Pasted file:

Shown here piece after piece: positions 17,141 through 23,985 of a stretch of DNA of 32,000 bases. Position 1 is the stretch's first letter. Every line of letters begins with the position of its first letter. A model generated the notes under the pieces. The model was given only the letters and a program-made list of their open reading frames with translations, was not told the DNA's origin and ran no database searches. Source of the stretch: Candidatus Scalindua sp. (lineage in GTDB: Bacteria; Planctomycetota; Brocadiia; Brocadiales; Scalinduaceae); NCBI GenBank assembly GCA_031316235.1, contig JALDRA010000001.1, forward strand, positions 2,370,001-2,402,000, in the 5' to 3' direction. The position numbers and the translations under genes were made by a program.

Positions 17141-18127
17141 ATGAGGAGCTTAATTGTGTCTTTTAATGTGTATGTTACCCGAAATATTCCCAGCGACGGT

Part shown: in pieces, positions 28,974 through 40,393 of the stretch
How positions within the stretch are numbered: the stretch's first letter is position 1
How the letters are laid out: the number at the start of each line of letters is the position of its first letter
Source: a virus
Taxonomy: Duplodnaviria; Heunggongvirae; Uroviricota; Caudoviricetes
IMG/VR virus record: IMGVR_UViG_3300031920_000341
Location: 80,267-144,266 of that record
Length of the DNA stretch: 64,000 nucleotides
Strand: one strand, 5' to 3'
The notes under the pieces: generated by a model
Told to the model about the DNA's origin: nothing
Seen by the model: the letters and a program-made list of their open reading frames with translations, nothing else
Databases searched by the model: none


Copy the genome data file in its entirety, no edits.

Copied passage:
Shown here piece after piece: positions 17,141 through 23,985 of a stretch of DNA of 32,000 bases. Position 1 is the stretch's first letter. Every line of letters begins with the position of its first letter. A model generated the notes under the pieces. The model was given only the letters and a program-made list of their open reading frames with translations, was not told the DNA's origin and ran no database searches. Source of the stretch: Candidatus Scalindua sp. (lineage in GTDB: Bacteria; Planctomycetota; Brocadiia; Brocadiales; Scalinduaceae); NCBI GenBank assembly GCA_031316235.1, contig JALDRA010000001.1, forward strand, positions 2,370,001-2,402,000, in the 5' to 3' direction. The position numbers and the translations under genes were made by a program.

Positions 17141-18127
17141 ATGAGGAGCTTAATTGTGTCTTTTAATGTGTATGTTACCCGAAATATTCCCAGCGACGGT

Part shown: in pieces, positions 28,974 through 40,393 of the stretch
How positions within the stretch are numbered: the stretch's first letter is position 1
How the letters are laid out: the number at the start of each line of letters is the position of its first letter
Source: a virus
Taxonomy: Duplodnaviria; Heunggongvirae; Uroviricota; Caudoviricetes
IMG/VR virus record: IMGVR_UViG_3300031920_000341
Location: 80,267-144,266 of that record
Length of the DNA stretch: 64,000 nucleotides
Strand: one strand, 5' to 3'
The notes under the pieces: generated by a model
Told to the model about the DNA's origin: nothing
Seen by the model: the letters and a program-made list of their open reading frames with translations, nothing else
Databases searched by the model: none